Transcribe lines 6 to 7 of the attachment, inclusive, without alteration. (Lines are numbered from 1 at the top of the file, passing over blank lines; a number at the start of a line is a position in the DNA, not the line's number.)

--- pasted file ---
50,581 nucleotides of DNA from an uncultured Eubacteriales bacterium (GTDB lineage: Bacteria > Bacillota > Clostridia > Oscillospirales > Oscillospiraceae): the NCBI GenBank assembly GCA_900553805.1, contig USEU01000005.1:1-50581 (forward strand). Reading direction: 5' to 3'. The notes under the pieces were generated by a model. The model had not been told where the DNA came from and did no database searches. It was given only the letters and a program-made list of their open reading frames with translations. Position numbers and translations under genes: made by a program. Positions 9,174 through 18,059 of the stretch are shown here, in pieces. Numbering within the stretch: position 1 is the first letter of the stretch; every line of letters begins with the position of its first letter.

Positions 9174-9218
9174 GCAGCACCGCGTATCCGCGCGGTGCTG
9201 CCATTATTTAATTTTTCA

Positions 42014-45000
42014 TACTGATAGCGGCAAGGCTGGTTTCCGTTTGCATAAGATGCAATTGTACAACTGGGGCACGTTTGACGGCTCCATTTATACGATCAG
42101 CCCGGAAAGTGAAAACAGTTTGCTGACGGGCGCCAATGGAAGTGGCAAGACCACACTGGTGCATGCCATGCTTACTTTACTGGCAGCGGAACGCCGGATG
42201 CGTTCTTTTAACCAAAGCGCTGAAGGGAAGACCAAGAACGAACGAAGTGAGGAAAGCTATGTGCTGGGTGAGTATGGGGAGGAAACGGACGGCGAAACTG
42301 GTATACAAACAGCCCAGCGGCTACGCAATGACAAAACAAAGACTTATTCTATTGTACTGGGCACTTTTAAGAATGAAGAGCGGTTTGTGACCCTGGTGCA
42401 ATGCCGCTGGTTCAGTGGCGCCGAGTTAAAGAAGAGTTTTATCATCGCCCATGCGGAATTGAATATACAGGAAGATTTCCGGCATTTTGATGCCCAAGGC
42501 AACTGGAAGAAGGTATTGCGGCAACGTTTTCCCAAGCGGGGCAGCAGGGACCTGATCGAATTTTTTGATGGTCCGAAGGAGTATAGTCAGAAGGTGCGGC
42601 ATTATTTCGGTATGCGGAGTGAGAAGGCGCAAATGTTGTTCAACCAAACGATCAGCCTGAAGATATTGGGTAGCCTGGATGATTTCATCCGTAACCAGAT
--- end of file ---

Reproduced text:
42014 TACTGATAGCGGCAAGGCTGGTTTCCGTTTGCATAAGATGCAATTGTACAACTGGGGCACGTTTGACGGCTCCATTTATACGATCAG
42101 CCCGGAAAGTGAAAACAGTTTGCTGACGGGCGCCAATGGAAGTGGCAAGACCACACTGGTGCATGCCATGCTTACTTTACTGGCAGCGGAACGCCGGATG